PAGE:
We all want to protect our children, so knowing the websites that are safe for our kids is of utmost importance. What we also want as parents are websites that teach our children life skills and responsibility.

        There are great websites, geared for children, that will engage your child and have them learning at the same time. Below are the top 21 websites for teaching children life skills and responsibility. All of the sites have been vetted and approved by Common Sense Media, a non-profit organization whose mission is to “empower parents, teachers, and policymakers by providing unbiased information, trusted advice, and innovative tools to help them harness the power of media and technology as a positive force in all kids’ lives.”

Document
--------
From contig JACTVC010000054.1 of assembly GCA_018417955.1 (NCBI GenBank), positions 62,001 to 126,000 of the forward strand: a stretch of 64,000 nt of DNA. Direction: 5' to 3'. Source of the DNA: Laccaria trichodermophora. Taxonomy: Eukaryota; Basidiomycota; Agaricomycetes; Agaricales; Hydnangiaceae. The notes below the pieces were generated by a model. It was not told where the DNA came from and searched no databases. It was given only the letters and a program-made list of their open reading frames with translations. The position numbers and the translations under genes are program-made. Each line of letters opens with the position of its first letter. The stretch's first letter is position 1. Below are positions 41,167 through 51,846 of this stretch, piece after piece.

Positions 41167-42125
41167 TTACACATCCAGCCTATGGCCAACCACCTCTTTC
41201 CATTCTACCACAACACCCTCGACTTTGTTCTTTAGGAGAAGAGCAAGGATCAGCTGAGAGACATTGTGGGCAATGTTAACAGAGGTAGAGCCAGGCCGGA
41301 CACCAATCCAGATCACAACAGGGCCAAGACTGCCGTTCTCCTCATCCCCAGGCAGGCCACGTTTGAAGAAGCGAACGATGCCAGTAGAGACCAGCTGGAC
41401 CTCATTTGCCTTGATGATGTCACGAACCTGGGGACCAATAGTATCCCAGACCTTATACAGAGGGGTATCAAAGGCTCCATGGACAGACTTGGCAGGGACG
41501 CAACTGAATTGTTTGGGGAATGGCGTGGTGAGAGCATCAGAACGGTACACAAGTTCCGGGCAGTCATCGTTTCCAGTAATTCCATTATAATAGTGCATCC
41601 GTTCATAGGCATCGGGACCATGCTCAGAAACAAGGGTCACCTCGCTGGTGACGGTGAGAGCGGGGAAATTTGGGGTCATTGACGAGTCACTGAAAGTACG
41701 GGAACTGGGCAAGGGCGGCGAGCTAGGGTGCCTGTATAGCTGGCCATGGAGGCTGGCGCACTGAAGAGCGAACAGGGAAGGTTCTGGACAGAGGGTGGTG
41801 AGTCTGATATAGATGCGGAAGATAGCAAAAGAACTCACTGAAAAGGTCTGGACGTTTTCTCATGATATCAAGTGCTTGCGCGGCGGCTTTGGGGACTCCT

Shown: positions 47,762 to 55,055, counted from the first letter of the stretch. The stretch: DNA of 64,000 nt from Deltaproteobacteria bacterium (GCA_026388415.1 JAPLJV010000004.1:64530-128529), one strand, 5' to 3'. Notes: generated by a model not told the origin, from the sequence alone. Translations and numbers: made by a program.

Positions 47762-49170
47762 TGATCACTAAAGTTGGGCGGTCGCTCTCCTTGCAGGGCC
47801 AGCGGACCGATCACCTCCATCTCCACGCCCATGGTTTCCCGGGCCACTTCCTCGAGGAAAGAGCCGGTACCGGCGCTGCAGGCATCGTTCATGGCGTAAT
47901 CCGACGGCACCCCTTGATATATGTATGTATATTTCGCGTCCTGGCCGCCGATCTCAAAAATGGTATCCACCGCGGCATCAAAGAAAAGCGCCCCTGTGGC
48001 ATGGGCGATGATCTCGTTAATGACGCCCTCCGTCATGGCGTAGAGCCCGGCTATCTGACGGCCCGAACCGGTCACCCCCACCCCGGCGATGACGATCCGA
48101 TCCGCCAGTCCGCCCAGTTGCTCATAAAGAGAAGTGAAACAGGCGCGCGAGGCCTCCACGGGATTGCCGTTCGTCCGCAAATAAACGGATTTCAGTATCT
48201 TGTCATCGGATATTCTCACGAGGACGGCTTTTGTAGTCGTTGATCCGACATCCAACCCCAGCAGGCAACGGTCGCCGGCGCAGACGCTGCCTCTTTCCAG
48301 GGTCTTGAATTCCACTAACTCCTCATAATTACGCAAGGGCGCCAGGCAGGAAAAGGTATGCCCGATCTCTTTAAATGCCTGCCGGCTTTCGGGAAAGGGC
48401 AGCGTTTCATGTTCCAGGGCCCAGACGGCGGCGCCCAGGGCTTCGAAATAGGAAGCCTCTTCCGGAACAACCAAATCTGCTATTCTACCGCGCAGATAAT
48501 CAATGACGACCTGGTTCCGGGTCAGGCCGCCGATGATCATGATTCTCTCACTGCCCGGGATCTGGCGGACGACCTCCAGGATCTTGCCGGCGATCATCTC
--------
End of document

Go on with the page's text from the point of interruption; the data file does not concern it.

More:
Always monitor children when they are using the internet. Parental guidance for age appropriateness is recommended when your child uses any of the websites listed below. What is appropriate for an eight year old is not always appropriate or suited for a four year old.

        These 21 websites can have your kids engaged, entertained, learning, and developing new skills.  Most of them are intended to engage children of various ages, so look for the content on each site that is appropriate for your child’s age and ability level.

        1. PBS Kids

          This website is loaded with games, educational activities and videos that will please both child and parent.

          This site engages children in activities and videos that teach them about citizenship, different cultures, geography, global awareness, hypothesis testing, investigating, self-reflection, personal growth, empathy, respect for others, labeling feelings and more.

          For example, the Webonauts Internet Academy teaches kids how to be safe online and Wild Kratts teaches kids about different habitats around the world.